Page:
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July 11, 2006

Global Warming Blamed for Increasingly Destructive Wildfires

Global Warming gets tagged for increased frequency and destructive character of wildfires:

Science News Online
Week of July 8, 2006; Vol. 170, No. 2 , p. 19

The Long Burn: Warming drove recent upswing in wildfires
Ben Harder

Major forest fires in the western United States have become more frequent and destructive over the past 2 decades. The trend has occurred in step with rising average temperatures in the region.

WILDFIRE WEST. Rising temperatures and earlier snowmelts have intensified forest fires.    AP/Wide World

… Western snow packs now typically melt a week to a month earlier than they did half a century ago, recent studies have shown.

The northern Rockies have borne the brunt of the shift in fire patterns. In 1988, midsummer infernos torched 600,000 hectares in and around Yellowstone National Park; 25,000 firefighters battled the blaze, which continued until that winter's first snows fell.

About three-fifths of the largest U.S. wildfires since then have struck the same region. Government agencies spend up to $1.7 billion per year on wildfire control, and annual damages sometimes exceed $1 billion.

To understand the factors behind this mounting hazard, Swetnam and three colleagues examined fire, weather, and snowmelt data from 1970 to 2003.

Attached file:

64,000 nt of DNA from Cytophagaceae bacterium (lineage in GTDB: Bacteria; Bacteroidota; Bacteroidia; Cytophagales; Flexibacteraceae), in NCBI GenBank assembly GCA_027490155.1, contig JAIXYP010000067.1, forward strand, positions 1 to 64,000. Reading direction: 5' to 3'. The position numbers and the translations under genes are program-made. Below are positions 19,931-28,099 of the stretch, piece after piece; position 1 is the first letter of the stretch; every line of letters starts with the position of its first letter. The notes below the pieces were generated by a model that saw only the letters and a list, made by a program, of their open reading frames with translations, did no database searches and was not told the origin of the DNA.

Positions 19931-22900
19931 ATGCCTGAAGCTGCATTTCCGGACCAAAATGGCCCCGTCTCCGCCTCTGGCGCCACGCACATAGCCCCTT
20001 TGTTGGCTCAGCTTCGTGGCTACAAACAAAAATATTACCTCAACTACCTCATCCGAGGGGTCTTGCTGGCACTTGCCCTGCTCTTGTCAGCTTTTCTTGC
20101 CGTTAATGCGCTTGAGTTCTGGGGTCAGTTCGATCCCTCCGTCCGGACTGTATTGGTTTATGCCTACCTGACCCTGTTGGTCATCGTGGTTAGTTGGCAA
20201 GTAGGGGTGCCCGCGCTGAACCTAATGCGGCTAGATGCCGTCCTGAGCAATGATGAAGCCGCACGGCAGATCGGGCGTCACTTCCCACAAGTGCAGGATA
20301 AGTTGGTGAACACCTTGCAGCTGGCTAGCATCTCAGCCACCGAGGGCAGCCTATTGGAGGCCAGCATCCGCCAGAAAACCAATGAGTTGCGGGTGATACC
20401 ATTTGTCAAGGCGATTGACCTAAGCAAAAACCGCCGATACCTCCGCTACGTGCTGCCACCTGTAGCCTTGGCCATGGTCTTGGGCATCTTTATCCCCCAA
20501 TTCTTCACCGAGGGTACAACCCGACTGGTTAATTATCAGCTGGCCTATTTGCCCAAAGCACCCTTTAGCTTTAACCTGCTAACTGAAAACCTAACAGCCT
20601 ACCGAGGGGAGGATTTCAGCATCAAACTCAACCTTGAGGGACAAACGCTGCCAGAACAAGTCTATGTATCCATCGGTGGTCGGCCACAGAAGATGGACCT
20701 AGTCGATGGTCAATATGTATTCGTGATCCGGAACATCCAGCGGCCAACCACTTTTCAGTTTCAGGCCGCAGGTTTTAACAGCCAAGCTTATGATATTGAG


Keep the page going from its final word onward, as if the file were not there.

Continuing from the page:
For each year, the number and total area of major forest fires closely correlated with average spring and summer temperatures and with the date on which snowmelt peaked, reports the team, which was led by Anthony Westerling of the Scripps Institution of Oceanography in La Jolla, Calif.

Since 1987, fires have burned 6.5 times as much area per year as they did between 1970 and 1986, the researchers report in an upcoming Science. The average temperature increased 0.87°C between the two periods, and the average length of the fire season grew by 78 days.

"Warmer temperatures seem to be increasing the duration and intensity of the wildfire season in the western United States," comments ecologist Steven Running of the University of Montana in Missoula. …

… Fire-control efforts need to be adjusted accordingly … says Constance I. Millar of the U.S. Forest Service in Albany, Calif.

Science Express
Published Online July 6, 2006
Science DOI: 10.1126/science.1128834

Submitted on April 17, 2006
Accepted on June 28, 2006

Warming and Earlier Spring Increases Western U.S. Forest Wildfire Activity
Anthony Leroy Westerling, Hugo G. Hidalgo, Daniel R. Cayan, Thomas W. Swetnam
[Abstract and link to PDF]

Posted by Dave on July 11, 2006 at 02:33 PM | Permalink


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